First I went to my local Tesco superstore, which had loads of Wii, XBox and PS3 games, but only the Top 10 PC games, which F1 2012 was apparently not in. The assistant told me that they don't stock many PC games these days. I don't know if that is representative, but I was surprised, as my impression was that the Wii had fallen behind, and XBox, PS3 and PC were the top gaming platforms.
I bought the game online - I believe that you can download Steam and order games that way, but I being the old far that I am, I ordered the DVD which finally arrived today.
I ran through the installer, which installed Steam first, then hung after creating and registering my Steam account. I killed that process and launched Steam, which showed a fancy "Library" of games, with links to various related items, and in general was far more polished than anything I've seen on GNU/Linux systems. Linux hackers tend to be more interested in getting the thing working and out into the hands of users, than about the level of polish which has clearly gone into the Steam presentation.
This felt pretty impressive, despite the crash already mentioned (and the reminder it brought that there is (AFAIK) no strace, no top, no vmstat or iostat, and basically no way to find out why the HDD light is flashing away but nothing appears to be happening)>
I clicked the "Play" button, the screen flickered as if changing resolution and stayed black for at least a minute. The HDD light flickered away again frantically. This PC has only got 3Gb RAM and 46GB of free disk space; I'm not totally au fait with Windows memory management principles but I believe that if short on memory it is quite happy to increase the pagefile and write virtual memory to disk, not massively different to how the Linux kernel (if not Unix) tends to approach virtual memory, so I was happy enough.
I was then disappointed to get a message that the Steam servers are overloaded - this was a Saturday afternoon, UK time, and Steam seems to be the largest Windows gaming environment, so I was disappointed, though I suspect this might be their busiest time - Europe and America are both online. I tried, retried, waited and tried again, but kept getting the same error message.
I don't have enough experience of Steam to know if there is a way to play the game without being online with the Steam servers - it seems unnecessary unless playing online against others, or for software license validation, but others online with more experience in this field than myself were all finding it problematic...
I went online, found a few forums, and eventually found To those that are receiving the Error 41 on Steam which had CodeMasters staff actively involved, telling users what they could do to help diagnose the problem. Finally! This felt familiar, developers and end-users working together to locate a bug. This is more like how the GNU/Linux community operates. But there's a jar (not dissimilar to how I find the Ubuntu forums, I must admit) because most of the participants are (occasionally quite abusively) demanding an immediate fix from the developers, who don't know what is causing the problem, and are asking users to send debug info. The difference in this model, is that it seems that the developers have caused this problem by not allowing the users to dig into the problem themselves, and now have thousands of users demanding a fix, when the developers themselves are apparently busy at a games developers' conference.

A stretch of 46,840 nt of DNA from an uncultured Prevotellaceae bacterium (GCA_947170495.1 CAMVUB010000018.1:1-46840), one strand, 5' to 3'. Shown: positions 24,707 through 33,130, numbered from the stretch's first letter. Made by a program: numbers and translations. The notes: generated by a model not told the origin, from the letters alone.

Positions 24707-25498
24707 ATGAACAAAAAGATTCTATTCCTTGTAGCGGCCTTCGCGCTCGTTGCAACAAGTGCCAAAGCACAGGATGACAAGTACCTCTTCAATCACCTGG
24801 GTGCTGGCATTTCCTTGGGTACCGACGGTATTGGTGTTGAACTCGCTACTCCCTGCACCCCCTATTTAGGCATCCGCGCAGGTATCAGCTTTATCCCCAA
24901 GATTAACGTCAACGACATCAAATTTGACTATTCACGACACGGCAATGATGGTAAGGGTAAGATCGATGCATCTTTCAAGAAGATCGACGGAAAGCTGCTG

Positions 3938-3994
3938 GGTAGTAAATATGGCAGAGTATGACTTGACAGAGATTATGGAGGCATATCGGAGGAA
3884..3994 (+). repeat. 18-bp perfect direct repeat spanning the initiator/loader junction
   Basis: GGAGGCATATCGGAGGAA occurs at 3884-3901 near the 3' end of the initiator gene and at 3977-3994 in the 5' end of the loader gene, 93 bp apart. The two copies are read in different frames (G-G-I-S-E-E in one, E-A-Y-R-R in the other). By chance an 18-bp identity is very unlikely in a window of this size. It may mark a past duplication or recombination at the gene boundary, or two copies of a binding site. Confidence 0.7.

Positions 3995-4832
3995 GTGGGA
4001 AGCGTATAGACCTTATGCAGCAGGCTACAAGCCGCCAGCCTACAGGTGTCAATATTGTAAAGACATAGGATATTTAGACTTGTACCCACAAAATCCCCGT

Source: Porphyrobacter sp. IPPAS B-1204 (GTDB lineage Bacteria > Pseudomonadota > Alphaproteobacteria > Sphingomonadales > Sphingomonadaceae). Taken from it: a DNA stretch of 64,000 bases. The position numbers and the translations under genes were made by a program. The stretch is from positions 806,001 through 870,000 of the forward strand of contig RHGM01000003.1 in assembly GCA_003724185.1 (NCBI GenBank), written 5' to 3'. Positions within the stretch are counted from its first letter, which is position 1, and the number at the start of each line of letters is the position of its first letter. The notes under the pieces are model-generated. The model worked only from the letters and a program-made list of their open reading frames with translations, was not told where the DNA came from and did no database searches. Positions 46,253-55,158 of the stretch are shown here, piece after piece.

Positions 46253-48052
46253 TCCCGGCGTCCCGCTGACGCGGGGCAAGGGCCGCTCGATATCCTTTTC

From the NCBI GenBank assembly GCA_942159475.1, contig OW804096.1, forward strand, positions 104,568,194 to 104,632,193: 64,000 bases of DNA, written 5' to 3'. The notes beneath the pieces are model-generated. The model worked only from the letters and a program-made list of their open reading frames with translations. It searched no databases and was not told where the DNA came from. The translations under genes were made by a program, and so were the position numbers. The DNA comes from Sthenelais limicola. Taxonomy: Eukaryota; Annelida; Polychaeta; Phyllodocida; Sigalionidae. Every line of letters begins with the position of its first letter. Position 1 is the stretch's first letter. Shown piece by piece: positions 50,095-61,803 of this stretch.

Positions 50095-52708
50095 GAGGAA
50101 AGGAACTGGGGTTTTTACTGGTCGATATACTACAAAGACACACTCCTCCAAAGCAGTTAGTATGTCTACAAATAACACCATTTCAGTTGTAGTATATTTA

This is exactly why I normally avoid such environments; I love F1, and was swayed by strangers' reviews of the game, so I put my prejudice to one side and joined in the US/THEM environment that commercial software development entails, and was immediately bitten by an almost textbook example of the problem of this type of development model.
I am sure that this particular problem will be fixed soon (and it better had be fixed - I have paid money for this software to entertain me, so we have a simple and clear contract), but it's still a perfect example of why I avoid such software models for my own use.
I run my business on GNU/Linux systems, LibreOffice, bash, vi, sed, wget and the like. These are all robust systems, but they will of course have bugs from time to time. If I depend on these things and they develop faults, I can revert to an earlier version (apparently Patch #4 in this game caused the problems, but there seems no way to choose Patch #3 instead), I can fix the problem myself, or pay someone else to fix it.
That is far better than being forced to wait until the developer gets back from their conference, becomes available to look at the problem, work on a fix, test that it will work for everybody without causing any further problems, release the fix, and I get to install it. I don't necessarily care about a full fix - if I can fix the bug that's stopping me from filing my accounts, I couldn't care less about waiting for QA of NVidia version x.y.z and AMD version a.b.c graphics cards, I can fix the problem that I am experiencing and get on with using the software. It is inevitable that there are only a handful of developers who are actually in a position to debug and fix this problem; the development model means that it is practically and legally impossible to open this task out to the wider community, the people interested in actually seeing a fix for the problem. That, to me, is the fundamental flaw with the closed-source development model, particularly for mass-market software, but also for relatively niche software - website admins are some of the best people to work on the Apache web server, mail admins for Sendmail, GNU/Linux admins for GNU and the Linux kernel. Windows gamers do not get the opportunity to fix the problems with their games, solely because the development model does not allow the developers to share their code (and problems) with the wider community.
A problem shared is a problem halved. Share it with 1000 people and it's divided by 1000 (in practice, maybe 950 of them are unlikely to be able to help, so it's divided by 50). This game must have sold many many copies already, so the given enough eyeballs, all bugs are shallow principle applies.
I am glad that this problem I have experienced was only with a trivial game for entertainment; I shall return to my stable GNU/Linux and Unix environments for Getting Stuff Done.